My proposed PhD thesis investigates contemporary perceptions of ‘mana wahine Māori’, both at home in Āotearoa (New Zealand), and in Australia diasporas. By taking into consideration that identity and culture are transformative and ongoing processes, the research seeks to understand how wāhine Māori (Māori women) in the Australian context are transforming their mana wahine Māori, while further adding to the evolving mana wahine Māori paradigm. The theories already informing mana wahine Māori will be scoped in this research, creating a clear picture of the shape and form of mana wahine Māori in Āotearoa. Fundamental principles will then be revealed to articulate the transformations emerging in Australia.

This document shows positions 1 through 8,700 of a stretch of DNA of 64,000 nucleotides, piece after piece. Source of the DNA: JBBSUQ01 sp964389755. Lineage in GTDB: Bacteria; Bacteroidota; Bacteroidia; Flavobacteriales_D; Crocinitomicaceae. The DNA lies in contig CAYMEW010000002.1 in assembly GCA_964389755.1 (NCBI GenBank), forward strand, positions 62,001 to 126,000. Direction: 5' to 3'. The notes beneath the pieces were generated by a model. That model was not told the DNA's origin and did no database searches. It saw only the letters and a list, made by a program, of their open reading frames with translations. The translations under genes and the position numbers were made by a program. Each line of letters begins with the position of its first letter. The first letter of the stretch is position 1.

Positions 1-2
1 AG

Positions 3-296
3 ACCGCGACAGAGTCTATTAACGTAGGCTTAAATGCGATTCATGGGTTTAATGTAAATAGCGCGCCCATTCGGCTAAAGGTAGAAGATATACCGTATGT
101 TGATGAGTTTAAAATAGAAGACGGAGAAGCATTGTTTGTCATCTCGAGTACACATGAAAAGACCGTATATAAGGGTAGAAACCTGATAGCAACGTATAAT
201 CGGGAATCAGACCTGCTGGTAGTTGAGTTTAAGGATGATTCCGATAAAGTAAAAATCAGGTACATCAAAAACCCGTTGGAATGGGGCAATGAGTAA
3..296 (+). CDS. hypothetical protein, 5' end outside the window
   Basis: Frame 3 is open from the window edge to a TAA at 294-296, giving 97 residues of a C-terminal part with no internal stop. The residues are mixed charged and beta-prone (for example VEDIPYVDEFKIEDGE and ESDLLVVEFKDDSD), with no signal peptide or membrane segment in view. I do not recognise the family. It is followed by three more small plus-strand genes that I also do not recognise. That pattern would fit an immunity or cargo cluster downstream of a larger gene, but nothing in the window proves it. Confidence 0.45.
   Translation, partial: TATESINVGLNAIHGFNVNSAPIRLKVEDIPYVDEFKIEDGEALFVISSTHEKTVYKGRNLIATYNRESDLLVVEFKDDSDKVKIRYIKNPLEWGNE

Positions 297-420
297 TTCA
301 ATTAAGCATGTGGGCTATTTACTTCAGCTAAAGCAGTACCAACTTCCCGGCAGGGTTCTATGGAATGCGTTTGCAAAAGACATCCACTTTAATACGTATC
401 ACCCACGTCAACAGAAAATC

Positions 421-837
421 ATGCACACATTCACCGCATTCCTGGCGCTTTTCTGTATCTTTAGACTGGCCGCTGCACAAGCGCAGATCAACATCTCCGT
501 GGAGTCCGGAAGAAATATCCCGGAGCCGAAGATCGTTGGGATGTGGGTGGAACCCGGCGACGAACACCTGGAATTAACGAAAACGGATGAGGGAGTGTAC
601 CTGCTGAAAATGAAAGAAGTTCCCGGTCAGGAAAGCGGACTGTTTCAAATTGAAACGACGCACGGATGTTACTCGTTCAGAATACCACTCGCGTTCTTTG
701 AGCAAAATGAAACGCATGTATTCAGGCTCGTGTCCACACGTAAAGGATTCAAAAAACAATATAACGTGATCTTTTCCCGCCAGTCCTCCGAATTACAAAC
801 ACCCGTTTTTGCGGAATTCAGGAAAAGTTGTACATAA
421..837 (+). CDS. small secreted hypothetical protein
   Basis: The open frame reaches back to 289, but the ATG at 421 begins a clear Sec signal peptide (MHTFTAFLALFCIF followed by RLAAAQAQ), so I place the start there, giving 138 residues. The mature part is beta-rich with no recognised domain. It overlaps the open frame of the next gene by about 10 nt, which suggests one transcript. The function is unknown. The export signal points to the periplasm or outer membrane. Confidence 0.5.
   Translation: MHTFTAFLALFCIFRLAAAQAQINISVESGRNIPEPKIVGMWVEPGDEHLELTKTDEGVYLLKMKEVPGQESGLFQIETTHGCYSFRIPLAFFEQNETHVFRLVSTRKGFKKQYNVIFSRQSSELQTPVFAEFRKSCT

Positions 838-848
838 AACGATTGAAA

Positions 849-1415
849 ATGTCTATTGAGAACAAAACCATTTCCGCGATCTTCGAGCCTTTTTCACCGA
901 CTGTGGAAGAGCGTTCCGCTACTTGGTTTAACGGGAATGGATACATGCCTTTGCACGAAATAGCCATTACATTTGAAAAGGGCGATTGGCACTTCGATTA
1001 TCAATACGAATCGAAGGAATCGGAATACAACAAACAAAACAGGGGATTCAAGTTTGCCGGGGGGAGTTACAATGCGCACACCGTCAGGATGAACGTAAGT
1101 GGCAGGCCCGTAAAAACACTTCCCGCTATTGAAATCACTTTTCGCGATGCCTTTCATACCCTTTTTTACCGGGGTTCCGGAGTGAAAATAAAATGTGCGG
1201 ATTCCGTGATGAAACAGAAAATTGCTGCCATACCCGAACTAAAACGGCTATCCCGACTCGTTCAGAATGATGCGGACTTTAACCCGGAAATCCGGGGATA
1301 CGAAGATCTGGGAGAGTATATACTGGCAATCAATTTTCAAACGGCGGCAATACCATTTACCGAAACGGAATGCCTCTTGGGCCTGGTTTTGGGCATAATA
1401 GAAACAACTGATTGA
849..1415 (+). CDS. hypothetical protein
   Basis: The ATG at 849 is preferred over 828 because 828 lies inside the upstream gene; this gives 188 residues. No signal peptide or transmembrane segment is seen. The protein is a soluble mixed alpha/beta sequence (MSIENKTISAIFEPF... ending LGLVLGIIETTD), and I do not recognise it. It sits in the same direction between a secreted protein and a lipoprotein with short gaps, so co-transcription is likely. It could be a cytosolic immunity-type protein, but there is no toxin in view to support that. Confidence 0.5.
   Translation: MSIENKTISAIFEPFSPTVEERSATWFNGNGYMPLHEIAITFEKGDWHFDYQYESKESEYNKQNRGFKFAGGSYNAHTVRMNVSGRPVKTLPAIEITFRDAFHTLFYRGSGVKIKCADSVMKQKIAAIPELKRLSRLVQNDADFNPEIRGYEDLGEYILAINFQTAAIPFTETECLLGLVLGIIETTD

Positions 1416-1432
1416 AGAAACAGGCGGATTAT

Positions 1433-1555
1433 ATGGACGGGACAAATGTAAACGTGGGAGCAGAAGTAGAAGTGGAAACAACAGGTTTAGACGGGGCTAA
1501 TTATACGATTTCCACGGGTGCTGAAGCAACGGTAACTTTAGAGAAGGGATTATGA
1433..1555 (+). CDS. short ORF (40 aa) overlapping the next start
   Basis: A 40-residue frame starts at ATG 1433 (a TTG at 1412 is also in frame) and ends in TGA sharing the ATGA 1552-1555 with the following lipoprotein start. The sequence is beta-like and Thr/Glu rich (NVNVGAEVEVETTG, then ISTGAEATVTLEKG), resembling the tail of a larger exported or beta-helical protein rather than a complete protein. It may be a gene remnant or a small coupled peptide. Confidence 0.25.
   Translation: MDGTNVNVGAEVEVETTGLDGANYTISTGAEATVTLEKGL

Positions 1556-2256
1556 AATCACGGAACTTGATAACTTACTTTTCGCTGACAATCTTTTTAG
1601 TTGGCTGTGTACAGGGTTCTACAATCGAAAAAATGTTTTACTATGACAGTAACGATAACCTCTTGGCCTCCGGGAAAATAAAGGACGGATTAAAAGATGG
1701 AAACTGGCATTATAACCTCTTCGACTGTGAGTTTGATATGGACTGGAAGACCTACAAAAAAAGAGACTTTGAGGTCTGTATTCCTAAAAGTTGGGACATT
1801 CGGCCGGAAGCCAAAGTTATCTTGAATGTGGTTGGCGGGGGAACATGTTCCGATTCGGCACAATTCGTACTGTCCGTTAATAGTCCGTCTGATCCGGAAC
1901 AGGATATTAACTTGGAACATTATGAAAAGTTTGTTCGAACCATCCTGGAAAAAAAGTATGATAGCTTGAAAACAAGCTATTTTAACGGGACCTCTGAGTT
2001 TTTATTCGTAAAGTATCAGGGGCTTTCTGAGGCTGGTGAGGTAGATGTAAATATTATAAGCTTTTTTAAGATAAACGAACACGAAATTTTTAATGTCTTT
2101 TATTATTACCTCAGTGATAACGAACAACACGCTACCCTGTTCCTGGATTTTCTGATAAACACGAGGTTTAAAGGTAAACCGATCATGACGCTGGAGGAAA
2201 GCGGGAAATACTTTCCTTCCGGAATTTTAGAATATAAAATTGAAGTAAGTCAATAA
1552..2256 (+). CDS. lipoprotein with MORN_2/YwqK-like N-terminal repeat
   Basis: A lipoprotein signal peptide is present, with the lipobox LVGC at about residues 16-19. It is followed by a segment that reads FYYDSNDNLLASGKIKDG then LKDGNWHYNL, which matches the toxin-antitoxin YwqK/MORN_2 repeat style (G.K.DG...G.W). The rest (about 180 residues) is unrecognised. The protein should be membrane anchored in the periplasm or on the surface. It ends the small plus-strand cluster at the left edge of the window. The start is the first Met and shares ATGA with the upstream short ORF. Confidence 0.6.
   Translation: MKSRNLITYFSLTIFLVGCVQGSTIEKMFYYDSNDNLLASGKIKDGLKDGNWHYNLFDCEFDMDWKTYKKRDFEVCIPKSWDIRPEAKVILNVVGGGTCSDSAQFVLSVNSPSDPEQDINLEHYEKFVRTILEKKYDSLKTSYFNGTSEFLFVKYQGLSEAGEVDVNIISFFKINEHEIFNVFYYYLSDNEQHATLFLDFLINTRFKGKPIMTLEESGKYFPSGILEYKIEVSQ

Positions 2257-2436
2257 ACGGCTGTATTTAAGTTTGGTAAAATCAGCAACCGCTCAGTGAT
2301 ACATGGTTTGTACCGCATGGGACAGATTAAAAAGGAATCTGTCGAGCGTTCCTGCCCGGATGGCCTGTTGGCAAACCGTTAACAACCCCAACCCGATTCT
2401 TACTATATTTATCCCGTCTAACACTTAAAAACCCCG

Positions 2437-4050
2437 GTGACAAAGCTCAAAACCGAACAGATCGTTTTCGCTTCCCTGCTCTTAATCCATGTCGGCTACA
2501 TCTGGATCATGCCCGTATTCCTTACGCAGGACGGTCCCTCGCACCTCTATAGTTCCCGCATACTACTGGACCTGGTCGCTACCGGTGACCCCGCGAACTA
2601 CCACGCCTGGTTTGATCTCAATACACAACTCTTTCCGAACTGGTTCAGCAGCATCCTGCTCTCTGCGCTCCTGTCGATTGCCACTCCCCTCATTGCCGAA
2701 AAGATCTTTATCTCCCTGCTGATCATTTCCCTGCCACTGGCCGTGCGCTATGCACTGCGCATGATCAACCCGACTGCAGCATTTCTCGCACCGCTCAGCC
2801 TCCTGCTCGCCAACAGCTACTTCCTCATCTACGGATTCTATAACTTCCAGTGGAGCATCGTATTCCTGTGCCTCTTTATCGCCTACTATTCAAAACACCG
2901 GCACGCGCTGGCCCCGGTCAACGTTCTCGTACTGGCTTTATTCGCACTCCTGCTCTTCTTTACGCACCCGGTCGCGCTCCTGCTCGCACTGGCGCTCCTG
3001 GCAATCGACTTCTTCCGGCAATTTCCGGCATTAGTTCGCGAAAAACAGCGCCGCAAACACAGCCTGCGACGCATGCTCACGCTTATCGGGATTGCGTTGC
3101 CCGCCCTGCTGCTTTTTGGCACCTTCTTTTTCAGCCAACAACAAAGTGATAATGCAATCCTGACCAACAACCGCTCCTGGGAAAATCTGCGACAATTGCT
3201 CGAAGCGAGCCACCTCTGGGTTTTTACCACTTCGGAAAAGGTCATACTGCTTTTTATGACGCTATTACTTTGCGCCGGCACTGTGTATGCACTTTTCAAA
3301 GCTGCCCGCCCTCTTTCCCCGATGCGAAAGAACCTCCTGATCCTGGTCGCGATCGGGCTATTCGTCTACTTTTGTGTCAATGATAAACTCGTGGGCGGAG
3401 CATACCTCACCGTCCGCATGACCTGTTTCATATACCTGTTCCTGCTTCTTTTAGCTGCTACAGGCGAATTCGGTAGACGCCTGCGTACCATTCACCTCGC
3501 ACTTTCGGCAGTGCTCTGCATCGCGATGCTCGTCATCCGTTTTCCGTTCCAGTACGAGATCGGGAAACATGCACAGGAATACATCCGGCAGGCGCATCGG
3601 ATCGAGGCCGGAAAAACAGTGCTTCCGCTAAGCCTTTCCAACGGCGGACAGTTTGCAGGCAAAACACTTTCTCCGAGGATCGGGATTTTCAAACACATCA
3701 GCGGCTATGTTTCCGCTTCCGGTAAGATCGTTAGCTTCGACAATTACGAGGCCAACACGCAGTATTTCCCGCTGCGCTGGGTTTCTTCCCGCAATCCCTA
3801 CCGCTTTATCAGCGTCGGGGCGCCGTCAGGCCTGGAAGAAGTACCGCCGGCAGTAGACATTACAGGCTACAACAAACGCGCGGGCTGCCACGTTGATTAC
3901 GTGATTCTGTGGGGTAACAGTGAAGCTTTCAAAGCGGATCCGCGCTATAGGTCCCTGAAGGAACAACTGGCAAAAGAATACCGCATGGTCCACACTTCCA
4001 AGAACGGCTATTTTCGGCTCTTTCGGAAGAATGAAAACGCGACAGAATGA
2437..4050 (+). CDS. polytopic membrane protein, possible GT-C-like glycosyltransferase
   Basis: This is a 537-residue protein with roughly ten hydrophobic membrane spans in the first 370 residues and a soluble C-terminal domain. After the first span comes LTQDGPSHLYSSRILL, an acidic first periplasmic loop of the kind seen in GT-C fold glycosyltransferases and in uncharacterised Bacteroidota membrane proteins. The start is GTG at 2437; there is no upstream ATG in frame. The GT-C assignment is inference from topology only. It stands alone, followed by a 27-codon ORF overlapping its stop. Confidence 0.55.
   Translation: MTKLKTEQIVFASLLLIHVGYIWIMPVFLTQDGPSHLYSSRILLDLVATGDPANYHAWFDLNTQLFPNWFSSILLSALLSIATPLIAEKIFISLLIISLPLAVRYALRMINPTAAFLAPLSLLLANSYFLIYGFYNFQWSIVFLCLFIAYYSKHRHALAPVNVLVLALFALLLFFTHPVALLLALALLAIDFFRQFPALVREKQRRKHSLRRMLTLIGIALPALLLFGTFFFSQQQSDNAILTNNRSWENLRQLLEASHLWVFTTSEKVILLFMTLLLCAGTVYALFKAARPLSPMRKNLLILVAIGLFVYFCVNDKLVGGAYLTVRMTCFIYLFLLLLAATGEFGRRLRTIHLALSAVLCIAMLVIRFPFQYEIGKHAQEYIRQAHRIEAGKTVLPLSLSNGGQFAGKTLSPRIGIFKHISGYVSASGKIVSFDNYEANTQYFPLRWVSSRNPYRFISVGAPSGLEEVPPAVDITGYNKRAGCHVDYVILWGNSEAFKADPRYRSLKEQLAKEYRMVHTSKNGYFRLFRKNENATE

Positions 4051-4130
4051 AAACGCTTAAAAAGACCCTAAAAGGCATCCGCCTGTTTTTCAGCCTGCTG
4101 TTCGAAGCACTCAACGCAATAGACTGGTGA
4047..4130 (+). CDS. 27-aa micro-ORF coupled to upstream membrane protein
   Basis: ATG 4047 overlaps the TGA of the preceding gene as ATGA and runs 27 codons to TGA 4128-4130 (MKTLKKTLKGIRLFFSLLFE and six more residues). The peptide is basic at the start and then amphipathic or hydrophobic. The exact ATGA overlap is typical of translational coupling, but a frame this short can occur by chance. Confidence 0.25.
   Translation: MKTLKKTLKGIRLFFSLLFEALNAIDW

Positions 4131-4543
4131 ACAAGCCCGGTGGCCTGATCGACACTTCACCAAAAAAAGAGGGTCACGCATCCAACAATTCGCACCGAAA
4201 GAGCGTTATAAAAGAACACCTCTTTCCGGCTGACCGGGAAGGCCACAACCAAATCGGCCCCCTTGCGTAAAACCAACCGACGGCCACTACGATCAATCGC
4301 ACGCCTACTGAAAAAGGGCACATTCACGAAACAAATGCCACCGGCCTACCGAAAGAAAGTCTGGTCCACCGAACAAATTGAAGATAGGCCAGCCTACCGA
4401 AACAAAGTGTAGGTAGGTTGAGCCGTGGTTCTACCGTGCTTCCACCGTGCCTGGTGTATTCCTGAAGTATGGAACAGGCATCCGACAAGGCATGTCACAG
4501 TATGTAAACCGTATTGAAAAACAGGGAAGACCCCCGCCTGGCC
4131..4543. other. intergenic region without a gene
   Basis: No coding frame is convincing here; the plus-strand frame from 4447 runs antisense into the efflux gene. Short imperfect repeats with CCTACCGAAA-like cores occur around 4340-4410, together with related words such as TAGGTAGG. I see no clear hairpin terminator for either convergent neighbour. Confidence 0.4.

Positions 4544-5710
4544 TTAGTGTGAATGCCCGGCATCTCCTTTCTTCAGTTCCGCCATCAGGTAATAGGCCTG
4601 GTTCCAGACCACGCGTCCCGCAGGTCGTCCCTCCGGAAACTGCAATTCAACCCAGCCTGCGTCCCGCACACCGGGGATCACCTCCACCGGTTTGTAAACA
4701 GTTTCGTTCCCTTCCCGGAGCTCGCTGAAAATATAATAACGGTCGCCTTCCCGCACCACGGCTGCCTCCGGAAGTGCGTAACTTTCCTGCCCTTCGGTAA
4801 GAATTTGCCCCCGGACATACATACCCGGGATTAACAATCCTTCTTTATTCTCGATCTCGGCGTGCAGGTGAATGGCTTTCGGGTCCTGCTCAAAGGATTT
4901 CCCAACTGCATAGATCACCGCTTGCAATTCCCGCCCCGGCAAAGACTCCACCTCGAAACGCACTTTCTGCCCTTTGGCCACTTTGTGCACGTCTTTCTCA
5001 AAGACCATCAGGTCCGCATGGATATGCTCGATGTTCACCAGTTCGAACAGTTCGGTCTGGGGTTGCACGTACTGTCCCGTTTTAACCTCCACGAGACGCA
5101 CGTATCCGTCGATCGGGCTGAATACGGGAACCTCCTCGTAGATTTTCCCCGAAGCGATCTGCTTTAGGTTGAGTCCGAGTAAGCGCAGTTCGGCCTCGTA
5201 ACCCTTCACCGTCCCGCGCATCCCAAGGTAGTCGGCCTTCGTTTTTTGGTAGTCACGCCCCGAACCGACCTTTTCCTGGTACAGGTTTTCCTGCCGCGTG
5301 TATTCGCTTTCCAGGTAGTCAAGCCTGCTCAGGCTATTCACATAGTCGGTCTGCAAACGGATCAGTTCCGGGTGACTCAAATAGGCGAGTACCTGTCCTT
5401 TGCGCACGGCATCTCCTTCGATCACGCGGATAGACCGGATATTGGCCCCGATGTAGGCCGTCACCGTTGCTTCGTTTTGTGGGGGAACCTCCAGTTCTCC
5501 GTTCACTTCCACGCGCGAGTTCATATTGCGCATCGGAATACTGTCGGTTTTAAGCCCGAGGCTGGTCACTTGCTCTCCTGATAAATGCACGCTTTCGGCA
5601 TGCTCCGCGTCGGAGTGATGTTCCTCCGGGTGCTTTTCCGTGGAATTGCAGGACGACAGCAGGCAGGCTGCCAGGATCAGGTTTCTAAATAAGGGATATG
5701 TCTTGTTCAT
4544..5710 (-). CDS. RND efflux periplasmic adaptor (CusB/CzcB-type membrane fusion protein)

The proposed research will glean some of the challenges, compromises, and potential contradictions to tikanga Māori for wāhine Māori. They will be reflected upon to better understand the social realities in changed social contexts. Three target groups of wāhine Māori will be interviewed; those who have chosen to stay in Āotearoa, those who have resided in Australia and have returned home, and those wāhine Māori who are residents in Australia. It is hypothesised that mana wahine Māori continues to exhibit resiliency, strength, and adaptability, drawn from many realms in ‘te āo Māori’ (the Māori world), to continue to be robust in whatever social realities they are faced with in the Australian context.

Final PDF